Third thing…like many Americans that enjoy a good competitive event, the political primary season is upon us. I don’t get political on these blogs, or publicly, for that matter. I may occasionally make lite of a politician or issue, but I avoid politics. You know why? My pet peeve is when anyone in the entertainment business (actor, musician, writer, whatever) tells me how I’m supposed to vote or feel about some issue. I don’t mind them being passionate and promoting their causes, mind you. There is a difference. I also hate when assholes mix my sports with politics (see this years’ halftime show). You may have a point, but don’t make it in the middle of my freakin’ football game. Also, I don’t need to hear a commentator’s monologue about a social issue or hot button issue that bleeds into the political realm during halftime of Monday Night Football (Bob Costas). I literally change the channel and find something else to watch when that happens. I can always catch the highlights and spend my time more wisely with a good book or something.
As I look across the field of Democrats and Republicans…all somewhat corrupt, all professional liars…I have to wonder. Is this the best we’ve got? If so then we might be in deep shit here, folks. Just an observation. I hope I’m wrong.
January 21, 2016
50 Books I Think Everyone Should Read
The Power of Now-Eckhart Tolle
The Alchemist-Paulo Coelho
The 7 Habits of Highly Effective People-Stephen Covey
The Great Gatsby-F. Scott Fitzgerald
Call of the Wild-Jack London
Slaughterhouse Five-Kurt Vonnegut
Point Omega-Don DeLillo
JFK’s War With the National Security Establishment-Douglas Horne
The Art of the Deal-Donald Trump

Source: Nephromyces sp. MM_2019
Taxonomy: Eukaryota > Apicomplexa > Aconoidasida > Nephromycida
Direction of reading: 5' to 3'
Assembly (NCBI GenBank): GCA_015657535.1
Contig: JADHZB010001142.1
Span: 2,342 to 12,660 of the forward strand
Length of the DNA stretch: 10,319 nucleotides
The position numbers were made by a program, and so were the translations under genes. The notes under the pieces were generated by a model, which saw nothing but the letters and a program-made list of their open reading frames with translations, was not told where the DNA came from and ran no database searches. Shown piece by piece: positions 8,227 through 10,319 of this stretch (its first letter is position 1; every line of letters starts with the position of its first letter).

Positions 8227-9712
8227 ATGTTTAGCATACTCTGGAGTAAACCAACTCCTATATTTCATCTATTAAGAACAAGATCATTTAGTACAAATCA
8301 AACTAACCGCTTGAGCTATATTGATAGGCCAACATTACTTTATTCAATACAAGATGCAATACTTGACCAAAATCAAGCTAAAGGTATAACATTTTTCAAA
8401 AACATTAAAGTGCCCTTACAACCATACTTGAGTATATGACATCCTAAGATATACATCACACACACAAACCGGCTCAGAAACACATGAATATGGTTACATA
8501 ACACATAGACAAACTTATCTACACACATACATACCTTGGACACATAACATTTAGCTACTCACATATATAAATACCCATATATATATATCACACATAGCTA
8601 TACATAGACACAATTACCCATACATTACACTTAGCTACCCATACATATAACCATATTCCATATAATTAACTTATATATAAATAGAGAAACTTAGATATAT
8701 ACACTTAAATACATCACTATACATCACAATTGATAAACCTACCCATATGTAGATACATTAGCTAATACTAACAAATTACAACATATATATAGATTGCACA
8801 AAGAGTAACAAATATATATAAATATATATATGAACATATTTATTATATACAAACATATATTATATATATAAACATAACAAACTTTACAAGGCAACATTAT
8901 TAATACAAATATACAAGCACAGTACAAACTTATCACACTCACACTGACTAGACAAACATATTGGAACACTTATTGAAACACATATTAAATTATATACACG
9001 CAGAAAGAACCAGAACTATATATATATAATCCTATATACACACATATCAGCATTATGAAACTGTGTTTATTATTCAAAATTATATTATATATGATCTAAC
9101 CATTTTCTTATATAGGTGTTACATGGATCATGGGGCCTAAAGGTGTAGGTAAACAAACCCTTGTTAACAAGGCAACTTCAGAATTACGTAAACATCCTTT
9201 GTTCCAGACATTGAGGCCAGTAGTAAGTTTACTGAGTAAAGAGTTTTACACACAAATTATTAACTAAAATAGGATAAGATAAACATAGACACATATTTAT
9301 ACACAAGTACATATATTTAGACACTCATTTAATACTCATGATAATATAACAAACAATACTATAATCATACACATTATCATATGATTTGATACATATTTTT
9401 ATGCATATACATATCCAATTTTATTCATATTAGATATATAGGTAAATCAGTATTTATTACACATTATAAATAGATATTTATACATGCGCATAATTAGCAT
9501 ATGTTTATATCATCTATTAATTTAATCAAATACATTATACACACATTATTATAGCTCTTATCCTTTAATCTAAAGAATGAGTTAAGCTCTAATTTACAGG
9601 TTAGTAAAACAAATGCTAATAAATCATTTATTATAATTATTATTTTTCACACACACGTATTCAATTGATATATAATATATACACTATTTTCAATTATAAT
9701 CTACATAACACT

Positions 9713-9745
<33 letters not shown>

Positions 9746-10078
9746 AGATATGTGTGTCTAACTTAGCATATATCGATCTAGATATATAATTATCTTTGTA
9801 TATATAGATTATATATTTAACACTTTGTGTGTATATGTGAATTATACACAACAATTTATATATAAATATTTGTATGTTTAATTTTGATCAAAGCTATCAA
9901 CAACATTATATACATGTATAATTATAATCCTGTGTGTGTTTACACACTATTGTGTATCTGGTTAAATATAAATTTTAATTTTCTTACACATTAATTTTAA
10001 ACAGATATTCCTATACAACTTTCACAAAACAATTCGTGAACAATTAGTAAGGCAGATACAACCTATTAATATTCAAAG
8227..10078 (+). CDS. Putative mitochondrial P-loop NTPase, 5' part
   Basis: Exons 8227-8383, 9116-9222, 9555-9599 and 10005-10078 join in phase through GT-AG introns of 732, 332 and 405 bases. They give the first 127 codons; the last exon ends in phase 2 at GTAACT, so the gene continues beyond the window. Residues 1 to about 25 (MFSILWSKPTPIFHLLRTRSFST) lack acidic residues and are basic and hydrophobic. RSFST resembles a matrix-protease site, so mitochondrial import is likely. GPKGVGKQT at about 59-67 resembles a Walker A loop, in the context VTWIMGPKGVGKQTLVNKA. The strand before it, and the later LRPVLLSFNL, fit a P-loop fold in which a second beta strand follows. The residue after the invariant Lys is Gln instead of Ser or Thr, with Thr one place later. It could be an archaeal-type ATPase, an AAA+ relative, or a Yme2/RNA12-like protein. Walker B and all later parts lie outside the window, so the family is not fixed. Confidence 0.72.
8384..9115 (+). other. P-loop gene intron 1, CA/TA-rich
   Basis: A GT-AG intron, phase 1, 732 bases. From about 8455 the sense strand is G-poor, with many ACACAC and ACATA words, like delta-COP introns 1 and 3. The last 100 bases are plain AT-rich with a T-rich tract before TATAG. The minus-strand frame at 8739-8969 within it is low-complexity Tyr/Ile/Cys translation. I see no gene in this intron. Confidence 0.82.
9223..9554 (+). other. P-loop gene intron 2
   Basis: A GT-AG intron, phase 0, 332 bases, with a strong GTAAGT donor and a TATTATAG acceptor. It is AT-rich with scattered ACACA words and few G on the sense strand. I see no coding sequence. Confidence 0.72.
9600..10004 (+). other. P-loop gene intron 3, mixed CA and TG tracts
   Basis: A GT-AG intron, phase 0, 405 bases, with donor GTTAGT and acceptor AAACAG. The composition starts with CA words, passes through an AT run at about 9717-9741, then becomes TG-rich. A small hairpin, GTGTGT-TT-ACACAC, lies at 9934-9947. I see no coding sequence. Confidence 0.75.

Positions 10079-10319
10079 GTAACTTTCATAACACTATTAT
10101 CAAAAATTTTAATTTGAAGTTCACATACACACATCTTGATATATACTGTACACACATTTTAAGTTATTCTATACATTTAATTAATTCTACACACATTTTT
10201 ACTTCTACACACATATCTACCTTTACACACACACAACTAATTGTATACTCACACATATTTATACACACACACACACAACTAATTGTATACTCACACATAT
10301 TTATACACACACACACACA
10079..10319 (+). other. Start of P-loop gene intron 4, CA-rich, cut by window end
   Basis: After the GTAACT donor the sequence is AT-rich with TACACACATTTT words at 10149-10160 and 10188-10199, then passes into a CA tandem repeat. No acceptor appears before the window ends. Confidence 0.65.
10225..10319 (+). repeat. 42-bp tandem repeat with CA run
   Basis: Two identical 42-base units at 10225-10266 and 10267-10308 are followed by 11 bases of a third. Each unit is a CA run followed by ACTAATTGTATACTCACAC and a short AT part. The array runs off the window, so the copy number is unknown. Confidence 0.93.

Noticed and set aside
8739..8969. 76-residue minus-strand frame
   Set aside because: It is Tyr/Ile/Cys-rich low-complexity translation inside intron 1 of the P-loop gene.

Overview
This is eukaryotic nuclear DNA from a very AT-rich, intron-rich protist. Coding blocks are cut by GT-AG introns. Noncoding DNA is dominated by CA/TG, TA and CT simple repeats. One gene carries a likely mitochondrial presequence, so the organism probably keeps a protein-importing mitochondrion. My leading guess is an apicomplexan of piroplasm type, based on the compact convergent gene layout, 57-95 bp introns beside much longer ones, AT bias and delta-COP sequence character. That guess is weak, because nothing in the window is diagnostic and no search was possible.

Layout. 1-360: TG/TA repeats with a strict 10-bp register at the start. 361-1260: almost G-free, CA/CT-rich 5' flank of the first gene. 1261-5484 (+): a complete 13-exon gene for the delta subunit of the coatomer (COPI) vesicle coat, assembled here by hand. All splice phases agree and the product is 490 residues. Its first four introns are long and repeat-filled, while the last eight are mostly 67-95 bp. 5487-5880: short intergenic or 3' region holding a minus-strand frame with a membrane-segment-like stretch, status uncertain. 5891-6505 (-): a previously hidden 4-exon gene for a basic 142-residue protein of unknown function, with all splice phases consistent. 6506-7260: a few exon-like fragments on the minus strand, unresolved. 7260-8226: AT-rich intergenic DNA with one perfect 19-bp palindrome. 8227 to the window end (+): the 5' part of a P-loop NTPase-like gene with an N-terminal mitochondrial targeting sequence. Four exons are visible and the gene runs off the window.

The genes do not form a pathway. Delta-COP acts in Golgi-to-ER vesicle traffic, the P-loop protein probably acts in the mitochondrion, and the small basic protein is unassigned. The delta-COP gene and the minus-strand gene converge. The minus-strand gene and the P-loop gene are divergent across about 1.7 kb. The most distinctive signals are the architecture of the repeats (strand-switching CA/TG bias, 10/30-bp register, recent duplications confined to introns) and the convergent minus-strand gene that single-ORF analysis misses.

A Philosopher’s Notes-Brian Johnson
As I Lay Dying-William Faulkner
Atlas Shrugged-Ayn Rand
Have a Little Faith-Mitch Albom
The Odessa File-Frederick Forsyth
Black Hawk and the Warrior’s Path-Roger Nichols
The Spy Who Came in From the Cold-John LeCarre
I Know Why the Caged Bird Sings-Maya Angelou
I, Robot-Isaac Asimov
The Adventures of Huckleberry Finn-Mark Twain
The Love of the Last Tycoon-F. Scott Fitzgerald
Animal Farm-George Orwell
21 Irrefutable Laws of Leadership-John Maxwell
As A Man Thinketh-James Allen
For Whom The Bell Tolls-Ernest Hemingway
Economic Freedom and Interventionism-Ludwig von Mises
Confessions of an Economic Hit Man-John Perkins
Tuesdays With Morrie-Mitch Albom
Cannery Row-John Steinbeck
Life on the Mississippi-Mark Twain
The Catcher in the Rye-J.D. Salinger
The Most Dangerous Game-Richard Connell
Men and Dogs-Katie Crouch
May Day-F. Scott Fitzgerald
The Winner Within-Pat Riley
Wooden: A Lifetime of Observations On and Off the Court-Coach John Wooden
Napoleon Hill’s Road to Success-Napoleon Hill
The Time Keeper-Mitch Albom
Eight Million Gods-Wen Spencer
Tales From the Jazz Age-F. Scott Fitzgerald
Non Obvious: How to Think Different, Curate Ideas, and Predict the Future-Rohit Bhargava
Economics In One Lesson-Henry Hazlitt
Lord of the Flies-William Golding
The Picture of Dorian Gray-Oscar Wilde
A Tale of Two Cities-Charles Dickens
One Flew Over the Cuckoo’s Nest-Ken Kesey
Walden-Henry David Thoreau
The Art of War-Sun Tzu
December 18, 2015
America Loves Giving Someone a Second Chance, So Does Major League Baseball…Unless Your Name Is Pete Rose
Outgoing baseball commissioner Bud Selig seemed to slowly welcome Pete Rose back into the fold, back into the baseball world where he rightly belongs. The fans have been shouting about this for a long time. Rose bet on baseball…the worst sin in the game. But is it really?
Rose has spent years trying to attone for his actions and has pleaded his case to anyone who would listen for a long time. For the All Time Hit Leader, baseball is life. He couldn’t make that point more clearly. And being banned from baseball was crushing. However, to fans around the country the fact that Pete Rose is barred from ever being in the Hall of Fame is an even bigger sin. The All Time Hit Leader…let those words sink in. No one is ever likely to even catch him in this category.
Selig left the door wide open for Rose to be allowed back into baseball and eligible for the Hall of Fame. And rightly so. However, he did not have the courage of his convictions to pull the trigger and make the tough decision. Instead, he passed that along to Commissioner Rob Manfred who took the helm in January of this year. To your average baseball fan (and even to a rabid one like me) it seemed as if Manfred was going to make the right decision for baseball. The right decision for the fans!! It was time to let Pete Rose back into baseball. The Hit King at least deserved that much.